Armed with spreadsheets, the two-term attorney general told reporters he can come up with $1.25 billion more for elementary and secondary schools and $436 million for higher education in the next budget primarily by redirecting money from non-education programs into classrooms.
He said he would impose hard limits on what every department spends, pay less of the health care tab of state workers and not fill every vacant government job, using any savings for students.
Another key element of his blueprint is adoption of a controversial scheme to give local school districts a greater share of the state's property tax levy.
Taking those steps, he said, will go a long way to providing a stable, uniform and ample supply of funding for public schools as required by a state Supreme Court ruling issued earlier this year.
"This is a lot more stable than what we've been doing, and I think it meets the Supreme Court test. Our proposal is clearly better and stronger that what would happen" if the status quo continued, he said.
All in all, McKenna didn't roll out a bunch of new ideas with reporters Tuesday. Rather, he added a bit of heft to the skeletal education funding plan he put out earlier in the campaign, criticized by opponents as mostly wishful thinking.
Not surprisingly, the campaign of his Democratic opponent, Jay Inslee, bashed this latest version.
Inslee spokeswoman Jaime Smith issued a statement saying McKenna "continues to campaign in an alternate reality" and called the updated plan "as phony as his first."
"The formula he uses wouldn't generate the funding he claims for years, all the while critically underfunding essential services for children," she said. "It's more empty promises from Rob McKenna."
For his part, Inslee has said he will find more money for education by trimming wasteful spending, lowering health care costs and generating revenue from a revived economy. He's opposed new taxes and not taken a position on the levy swap idea.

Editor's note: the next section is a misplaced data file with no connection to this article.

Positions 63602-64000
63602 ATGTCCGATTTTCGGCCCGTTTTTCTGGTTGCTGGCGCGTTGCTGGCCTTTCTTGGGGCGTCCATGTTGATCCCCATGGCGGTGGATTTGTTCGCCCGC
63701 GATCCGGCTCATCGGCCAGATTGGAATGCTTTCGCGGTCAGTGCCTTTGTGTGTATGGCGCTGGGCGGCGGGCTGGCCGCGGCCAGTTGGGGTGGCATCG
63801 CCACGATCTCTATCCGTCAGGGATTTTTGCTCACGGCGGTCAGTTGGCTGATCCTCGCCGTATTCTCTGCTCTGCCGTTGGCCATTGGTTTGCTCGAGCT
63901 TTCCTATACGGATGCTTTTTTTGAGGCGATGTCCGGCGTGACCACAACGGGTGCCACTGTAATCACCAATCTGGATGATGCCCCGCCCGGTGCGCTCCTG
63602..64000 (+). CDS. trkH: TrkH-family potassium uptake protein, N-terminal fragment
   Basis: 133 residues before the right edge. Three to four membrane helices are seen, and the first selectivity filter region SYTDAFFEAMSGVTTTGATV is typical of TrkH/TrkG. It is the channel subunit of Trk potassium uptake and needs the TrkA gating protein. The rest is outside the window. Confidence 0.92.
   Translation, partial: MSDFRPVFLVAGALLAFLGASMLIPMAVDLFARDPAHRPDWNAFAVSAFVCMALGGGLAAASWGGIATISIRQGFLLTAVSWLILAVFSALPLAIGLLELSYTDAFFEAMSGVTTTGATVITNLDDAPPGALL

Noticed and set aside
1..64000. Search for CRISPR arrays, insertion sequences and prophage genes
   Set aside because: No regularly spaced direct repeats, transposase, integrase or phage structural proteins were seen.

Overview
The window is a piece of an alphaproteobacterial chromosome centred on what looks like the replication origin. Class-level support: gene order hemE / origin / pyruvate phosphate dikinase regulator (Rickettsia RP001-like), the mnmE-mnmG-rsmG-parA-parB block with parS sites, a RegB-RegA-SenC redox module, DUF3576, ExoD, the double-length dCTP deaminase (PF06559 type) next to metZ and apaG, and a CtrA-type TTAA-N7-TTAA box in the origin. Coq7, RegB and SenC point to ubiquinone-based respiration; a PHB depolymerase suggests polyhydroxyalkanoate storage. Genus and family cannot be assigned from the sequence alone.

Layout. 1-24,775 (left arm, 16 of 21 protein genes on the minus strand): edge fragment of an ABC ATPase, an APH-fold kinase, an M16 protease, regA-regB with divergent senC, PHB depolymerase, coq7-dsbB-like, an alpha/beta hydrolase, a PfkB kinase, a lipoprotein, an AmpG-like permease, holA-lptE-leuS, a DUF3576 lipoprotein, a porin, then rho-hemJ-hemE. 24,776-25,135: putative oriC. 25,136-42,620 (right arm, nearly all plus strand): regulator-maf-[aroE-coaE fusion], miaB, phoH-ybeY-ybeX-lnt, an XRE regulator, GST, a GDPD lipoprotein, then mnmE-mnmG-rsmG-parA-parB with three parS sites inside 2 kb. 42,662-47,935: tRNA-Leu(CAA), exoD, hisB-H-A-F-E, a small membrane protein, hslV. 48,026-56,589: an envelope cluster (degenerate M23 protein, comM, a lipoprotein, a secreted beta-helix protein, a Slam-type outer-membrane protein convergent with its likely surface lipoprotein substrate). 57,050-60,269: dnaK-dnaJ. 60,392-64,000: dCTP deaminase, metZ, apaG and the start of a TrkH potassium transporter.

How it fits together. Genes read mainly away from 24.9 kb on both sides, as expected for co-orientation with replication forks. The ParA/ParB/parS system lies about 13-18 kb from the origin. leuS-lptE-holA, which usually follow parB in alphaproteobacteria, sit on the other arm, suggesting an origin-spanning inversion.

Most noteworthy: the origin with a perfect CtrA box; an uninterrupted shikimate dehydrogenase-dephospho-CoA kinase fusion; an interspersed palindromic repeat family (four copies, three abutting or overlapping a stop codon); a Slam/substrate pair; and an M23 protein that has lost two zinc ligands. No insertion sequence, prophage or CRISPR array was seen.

Education funding is a central issue in this year's campaign since the high court concluded in January that the state isn't meeting its constitutional obligation to fully fund basic education.
In the so-called McCleary decision, justices gave state lawmakers until 2018 to fix the way the state pays for education.
State budget officials are estimating the cost of compliance will start out at around $500 million a year in the budget that begins July 1, 2013 and rise to around $2 billion a year by 2018.
McKenna got into the weeds Tuesday in explaining how his plan could meet those obligations and prevent future declines in state aid for public schools.
In a nutshell, he would limit spending in non-education programs to 6 percent per two-year budget to free up several hundred million dollars a year. However, he could not say specifically from which departments and programs those savings would come.
He's also counting on state revenues climbing 9 percent per biennium.
McKenna said his goal is for the state to spend 48 percent of its budget on K-12 programs by 2019; the current level is 44 percent. Also, by that time, he wants the size of classes for kindergarten through third grade to be 17 students per teacher and all-day kindergarten available statewide.
And he said his proposal would allow higher education funding to be increased every year.
McKenna constructed his plan with the help of Dan McDonald, a former state senator who ran the Senate budget committee in his tenure.
The onetime lawmaker acknowledged there are plenty of political challenges to carrying it out.
"This gets you to where you want to be and the numbers work," he said. "And I think it's very reasonable to say, look, higher ed and K-12 have been taking the brunt for a long time. We're going to grow them faster than the rest of state government."
Jerry Cornfield: 360-352-8623; email@example.com.
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